I’m learning a lot about math lately, something my 4th grade teacher would be amused by! That year I was 110 pages behind by December break. And today, more than fifty years later, I still can feel anxious or behind when I look at the typical 9th grade textbook.
Ironically, my insecurities notwithstanding, I use math everyday. I love reading about science, following polls, thinking about statistics, playing cards, and tracking sports teams. Even if I can never solve the Saturday math puzzle in the paper, I constantly use math to solve complicated problems and watch foundation grantees do the same. This seems very different from the math instruction found in most textbooks or school classrooms.
Are we teaching math in the best way possible to empower students through math, rather than alienating them from it? One of the most provocative things I’ve read of late is Conrad Wolfram’s call to reconsider our extensive dependence on hand calculation in math instruction. Can we succeed with technology instruction from the procedural to the conceptual, at a quicker rate, that is both rigorous and sticks with students over time? In a classic TED Talk, and in a recent book, The Math(s) Fix: An Education Blueprint for the AI Age, Wolfram notes that we spend 80% of time-hand working problems. Yet that’s one step computers can do better than any human after years of practice! Can we do more to move from calculation to math-based problem-solving via technology?
Of course, the state standards’ focus on key issues such as fluency for all students, particularly younger students, is critical. So is high school calculus for architects and engineers. But what about the math skills most of us need after 4th grade? I suspect we need to build on the Common Core and introduce problem solving and computation literacy much earlier–in math and other subjects like science and social studies. In my adult experience, with a smart device in hand, math is about quick simple calculations, estimation, using statistics, data science, and computers–all in an effort to solve simple and complex problems. When should we teach those same skills in schools? I think Wolfram’s challenge is part of a broader set of questions worth grappling with.
Ultimately, math is a key to the future for us as individuals and for us collectively as a nation. More students need the skills, intuition, and experience to not only pass basic requirements, but to remain engaged in rigorous math throughout their lives, to play with math, interact with it, and use it to decipher the complexities of this world, now as never before. How do we ensure that math instruction fulfills each student’s potential, aligned with their highest ambitions? That is what I’m excited to hear from you about.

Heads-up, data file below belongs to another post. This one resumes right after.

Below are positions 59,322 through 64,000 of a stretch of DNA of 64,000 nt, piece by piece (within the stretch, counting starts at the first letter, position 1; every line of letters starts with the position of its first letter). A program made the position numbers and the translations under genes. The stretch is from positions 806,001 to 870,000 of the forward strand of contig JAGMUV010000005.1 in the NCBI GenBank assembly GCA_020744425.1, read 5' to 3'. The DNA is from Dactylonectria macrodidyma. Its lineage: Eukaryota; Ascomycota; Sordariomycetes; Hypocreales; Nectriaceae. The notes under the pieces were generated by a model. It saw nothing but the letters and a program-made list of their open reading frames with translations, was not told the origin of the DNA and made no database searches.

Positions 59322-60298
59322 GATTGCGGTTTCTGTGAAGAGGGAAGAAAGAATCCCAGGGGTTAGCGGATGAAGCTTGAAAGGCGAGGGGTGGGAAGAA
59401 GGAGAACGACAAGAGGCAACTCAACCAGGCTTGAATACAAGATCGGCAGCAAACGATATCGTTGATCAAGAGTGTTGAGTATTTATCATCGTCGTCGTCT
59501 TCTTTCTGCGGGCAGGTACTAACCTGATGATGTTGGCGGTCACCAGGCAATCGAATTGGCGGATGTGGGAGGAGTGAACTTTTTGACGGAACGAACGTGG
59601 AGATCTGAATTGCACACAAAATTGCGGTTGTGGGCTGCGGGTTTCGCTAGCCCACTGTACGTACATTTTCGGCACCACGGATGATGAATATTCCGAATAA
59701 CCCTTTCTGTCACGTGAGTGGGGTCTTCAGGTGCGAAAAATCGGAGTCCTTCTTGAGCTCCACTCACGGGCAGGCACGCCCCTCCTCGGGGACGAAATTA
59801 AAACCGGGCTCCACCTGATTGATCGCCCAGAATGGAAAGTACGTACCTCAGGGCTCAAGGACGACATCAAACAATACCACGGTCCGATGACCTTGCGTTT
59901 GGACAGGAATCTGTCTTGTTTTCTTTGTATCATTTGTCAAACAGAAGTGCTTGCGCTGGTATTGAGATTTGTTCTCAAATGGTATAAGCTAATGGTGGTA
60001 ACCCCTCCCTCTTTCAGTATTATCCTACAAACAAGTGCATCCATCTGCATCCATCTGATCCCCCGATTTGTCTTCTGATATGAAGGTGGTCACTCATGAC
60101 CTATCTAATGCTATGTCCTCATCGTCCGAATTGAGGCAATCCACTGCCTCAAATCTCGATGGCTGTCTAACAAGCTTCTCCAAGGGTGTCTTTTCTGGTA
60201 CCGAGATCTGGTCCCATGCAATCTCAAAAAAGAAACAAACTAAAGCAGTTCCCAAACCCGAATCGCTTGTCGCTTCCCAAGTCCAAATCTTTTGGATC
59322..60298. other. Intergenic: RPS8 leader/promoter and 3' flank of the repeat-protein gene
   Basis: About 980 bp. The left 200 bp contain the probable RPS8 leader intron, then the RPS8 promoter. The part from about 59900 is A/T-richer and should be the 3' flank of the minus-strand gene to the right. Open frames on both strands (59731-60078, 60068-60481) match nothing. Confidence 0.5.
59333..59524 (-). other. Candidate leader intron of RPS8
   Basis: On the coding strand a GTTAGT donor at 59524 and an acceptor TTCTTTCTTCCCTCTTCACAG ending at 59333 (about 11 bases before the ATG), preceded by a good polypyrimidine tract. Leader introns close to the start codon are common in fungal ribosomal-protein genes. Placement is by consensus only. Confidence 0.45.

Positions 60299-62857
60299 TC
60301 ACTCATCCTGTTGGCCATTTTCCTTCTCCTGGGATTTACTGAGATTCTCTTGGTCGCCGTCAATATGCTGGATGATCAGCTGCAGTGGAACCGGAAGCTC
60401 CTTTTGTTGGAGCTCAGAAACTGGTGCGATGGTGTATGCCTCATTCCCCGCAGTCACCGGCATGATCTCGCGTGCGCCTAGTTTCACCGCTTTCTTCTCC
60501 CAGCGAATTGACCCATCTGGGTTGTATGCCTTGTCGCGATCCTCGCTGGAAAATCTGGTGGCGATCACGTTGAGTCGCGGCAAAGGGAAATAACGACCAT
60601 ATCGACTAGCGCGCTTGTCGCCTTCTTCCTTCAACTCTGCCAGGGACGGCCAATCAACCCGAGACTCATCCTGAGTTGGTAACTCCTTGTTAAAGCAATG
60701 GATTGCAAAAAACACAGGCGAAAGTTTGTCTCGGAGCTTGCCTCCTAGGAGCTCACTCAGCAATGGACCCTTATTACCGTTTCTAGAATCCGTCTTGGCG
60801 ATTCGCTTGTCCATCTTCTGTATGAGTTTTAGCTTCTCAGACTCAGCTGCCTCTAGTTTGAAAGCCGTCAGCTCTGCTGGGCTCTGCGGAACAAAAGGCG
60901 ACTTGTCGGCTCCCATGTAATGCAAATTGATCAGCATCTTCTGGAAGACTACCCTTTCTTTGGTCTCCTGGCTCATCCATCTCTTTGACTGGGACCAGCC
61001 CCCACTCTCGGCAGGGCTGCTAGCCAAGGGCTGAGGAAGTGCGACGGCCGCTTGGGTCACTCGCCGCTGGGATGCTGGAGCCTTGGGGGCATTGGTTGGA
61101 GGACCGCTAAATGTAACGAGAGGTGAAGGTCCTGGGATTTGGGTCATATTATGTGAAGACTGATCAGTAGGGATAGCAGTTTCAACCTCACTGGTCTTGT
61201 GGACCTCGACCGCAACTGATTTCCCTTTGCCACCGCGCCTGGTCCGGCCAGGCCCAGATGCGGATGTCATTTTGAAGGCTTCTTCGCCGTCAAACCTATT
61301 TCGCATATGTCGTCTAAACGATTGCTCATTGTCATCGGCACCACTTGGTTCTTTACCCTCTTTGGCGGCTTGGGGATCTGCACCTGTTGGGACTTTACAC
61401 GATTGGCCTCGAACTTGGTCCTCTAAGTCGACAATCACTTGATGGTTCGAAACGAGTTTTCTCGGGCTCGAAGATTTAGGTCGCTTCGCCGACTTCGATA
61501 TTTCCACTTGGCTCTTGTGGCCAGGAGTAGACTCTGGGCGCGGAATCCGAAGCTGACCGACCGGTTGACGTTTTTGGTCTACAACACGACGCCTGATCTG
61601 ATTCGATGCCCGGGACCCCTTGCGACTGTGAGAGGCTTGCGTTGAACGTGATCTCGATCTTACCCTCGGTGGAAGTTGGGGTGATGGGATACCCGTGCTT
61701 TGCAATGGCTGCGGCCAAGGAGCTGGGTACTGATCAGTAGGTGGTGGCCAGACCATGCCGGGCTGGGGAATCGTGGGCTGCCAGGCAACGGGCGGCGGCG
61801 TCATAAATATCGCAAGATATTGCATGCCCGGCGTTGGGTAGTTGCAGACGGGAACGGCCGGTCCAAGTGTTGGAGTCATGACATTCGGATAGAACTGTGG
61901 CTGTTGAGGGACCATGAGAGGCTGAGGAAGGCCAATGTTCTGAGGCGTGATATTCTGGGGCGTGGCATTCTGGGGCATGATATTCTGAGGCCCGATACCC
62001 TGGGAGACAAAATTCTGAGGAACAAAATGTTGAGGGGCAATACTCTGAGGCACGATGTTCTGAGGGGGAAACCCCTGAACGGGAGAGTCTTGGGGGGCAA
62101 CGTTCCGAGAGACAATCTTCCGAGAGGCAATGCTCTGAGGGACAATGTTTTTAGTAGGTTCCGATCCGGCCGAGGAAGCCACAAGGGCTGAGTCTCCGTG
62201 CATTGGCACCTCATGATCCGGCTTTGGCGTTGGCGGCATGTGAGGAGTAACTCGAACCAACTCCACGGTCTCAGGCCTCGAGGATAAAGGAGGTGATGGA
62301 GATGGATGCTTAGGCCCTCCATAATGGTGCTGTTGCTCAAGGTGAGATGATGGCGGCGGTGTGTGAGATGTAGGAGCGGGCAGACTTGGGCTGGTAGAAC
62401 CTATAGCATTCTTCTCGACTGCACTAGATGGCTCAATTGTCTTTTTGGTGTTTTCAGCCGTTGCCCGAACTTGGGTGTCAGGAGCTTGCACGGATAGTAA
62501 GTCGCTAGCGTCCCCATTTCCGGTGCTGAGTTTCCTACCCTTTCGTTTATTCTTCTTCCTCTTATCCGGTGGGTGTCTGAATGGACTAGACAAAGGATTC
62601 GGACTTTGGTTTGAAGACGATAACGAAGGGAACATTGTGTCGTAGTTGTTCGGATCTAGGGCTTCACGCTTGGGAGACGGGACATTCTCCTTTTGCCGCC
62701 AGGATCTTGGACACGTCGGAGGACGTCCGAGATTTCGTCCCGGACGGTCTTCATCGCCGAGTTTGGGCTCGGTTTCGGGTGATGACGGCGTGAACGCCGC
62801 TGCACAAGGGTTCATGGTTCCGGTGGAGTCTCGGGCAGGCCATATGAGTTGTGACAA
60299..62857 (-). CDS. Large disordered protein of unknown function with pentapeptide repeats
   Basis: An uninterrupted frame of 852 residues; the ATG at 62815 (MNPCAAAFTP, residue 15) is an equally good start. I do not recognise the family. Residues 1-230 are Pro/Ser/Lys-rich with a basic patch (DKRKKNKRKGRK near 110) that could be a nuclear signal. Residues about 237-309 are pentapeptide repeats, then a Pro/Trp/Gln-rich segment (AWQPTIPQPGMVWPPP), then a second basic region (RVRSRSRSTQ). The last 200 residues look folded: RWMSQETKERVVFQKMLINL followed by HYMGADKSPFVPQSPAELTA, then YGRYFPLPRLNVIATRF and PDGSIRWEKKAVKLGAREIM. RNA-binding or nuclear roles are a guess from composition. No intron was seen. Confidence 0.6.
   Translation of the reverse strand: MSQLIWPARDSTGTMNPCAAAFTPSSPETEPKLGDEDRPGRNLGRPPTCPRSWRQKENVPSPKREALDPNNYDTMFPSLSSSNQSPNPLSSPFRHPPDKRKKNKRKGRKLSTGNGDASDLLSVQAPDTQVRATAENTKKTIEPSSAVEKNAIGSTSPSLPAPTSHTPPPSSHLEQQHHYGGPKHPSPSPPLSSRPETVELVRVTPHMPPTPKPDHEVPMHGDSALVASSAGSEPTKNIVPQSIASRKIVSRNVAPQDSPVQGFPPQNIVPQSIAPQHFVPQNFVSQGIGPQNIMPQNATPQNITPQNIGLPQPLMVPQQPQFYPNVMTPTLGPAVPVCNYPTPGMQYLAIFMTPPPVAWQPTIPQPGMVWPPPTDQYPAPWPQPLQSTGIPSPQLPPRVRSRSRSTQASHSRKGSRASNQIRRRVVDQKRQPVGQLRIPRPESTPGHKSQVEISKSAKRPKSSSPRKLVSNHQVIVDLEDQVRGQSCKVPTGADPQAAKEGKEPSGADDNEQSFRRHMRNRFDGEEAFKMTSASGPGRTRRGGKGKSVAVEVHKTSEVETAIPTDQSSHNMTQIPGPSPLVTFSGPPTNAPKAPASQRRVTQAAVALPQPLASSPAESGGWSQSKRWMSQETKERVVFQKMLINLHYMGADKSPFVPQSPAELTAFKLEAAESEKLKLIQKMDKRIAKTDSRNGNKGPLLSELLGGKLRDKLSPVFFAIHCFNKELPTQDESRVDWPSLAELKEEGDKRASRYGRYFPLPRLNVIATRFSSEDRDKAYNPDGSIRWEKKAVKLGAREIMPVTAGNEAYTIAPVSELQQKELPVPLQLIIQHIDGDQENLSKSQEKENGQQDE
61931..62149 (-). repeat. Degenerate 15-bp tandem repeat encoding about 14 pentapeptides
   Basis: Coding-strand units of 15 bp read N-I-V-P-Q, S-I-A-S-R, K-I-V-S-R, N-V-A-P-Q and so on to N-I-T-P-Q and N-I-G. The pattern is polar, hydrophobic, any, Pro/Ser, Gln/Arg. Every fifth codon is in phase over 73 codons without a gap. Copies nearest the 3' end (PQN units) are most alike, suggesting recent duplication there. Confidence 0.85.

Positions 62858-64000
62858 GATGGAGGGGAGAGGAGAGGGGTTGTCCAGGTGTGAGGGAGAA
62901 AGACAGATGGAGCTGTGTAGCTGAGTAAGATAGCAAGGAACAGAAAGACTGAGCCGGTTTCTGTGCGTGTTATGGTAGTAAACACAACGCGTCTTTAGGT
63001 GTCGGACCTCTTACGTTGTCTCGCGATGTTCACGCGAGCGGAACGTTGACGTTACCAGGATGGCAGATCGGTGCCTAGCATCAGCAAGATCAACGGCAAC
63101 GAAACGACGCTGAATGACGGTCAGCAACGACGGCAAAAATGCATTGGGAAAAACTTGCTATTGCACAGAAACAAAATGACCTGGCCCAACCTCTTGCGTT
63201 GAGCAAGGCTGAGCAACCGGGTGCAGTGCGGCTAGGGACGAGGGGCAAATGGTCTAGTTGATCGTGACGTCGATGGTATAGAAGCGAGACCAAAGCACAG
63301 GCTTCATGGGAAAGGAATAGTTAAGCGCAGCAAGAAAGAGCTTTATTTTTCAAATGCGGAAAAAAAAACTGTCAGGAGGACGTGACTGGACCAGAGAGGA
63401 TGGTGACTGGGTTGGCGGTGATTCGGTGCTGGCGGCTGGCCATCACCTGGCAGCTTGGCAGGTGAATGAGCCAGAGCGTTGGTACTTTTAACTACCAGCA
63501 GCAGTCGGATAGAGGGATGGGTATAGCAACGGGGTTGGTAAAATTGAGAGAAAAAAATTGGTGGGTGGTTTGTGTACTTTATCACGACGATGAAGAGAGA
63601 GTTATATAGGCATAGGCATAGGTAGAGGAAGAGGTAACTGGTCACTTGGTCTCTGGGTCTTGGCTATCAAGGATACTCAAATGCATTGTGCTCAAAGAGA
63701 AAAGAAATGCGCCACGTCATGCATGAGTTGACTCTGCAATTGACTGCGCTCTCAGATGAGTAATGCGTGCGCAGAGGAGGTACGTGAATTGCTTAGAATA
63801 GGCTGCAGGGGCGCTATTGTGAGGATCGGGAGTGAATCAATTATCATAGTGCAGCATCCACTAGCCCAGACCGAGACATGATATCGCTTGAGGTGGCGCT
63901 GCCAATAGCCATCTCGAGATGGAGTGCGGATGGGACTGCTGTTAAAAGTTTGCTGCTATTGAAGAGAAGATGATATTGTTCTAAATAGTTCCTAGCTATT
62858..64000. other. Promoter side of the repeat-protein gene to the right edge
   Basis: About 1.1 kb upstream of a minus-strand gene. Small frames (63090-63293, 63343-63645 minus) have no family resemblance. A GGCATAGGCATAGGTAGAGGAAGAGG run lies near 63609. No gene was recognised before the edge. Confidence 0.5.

We all have a math story…in 4th grade and beyond. What is yours?
How have students with disabilities—and the adults around them—experienced the pandemic, and what can be done to make improvements? Since fall 2020, the Center on Reinventing Public Education and the Center for Learner Equity have gathered perspectives and shared recommendations for how to better support students with disabilities in the long term. Their report, All Together Now: Getting Students with Disabilities What They Need During the Pandemic, emphasizes the importance of collective responsibility for students with disabilities and includes recommendations for allocating federal funds to support this. In addition to this report, CRPE’s Pandemic Learning website includes blogs that address interrupted learning and bring in student voice to further illustrate challenges and opportunities faced by this population of students.
The GRAD Partnership is a national effort to spread next generation early-warning/on-track systems that engage and support all students to graduate on a pathway to postsecondary success. They are looking to work with schools and districts that are interested in adopting and adapting high quality student success systems, community organizations interested in training to work with schools on the implementation of these systems, and organizations that are interested in advising the initiative or helping to raise awareness. More information about the partnership in general, and how to get involved is available on their website.
Results from a NEA poll of teachers show that more than half (55%) plan to leave education sooner than planned because of the pandemic. This is even higher among Black (62%) and Latino (59%) educators, who are already underrepresented in the teaching profession. Ninety percent of those surveyed say that feeling burned out is a serious problem. And 80% report that unfilled job openings have led to more work obligations for the educators who remain.
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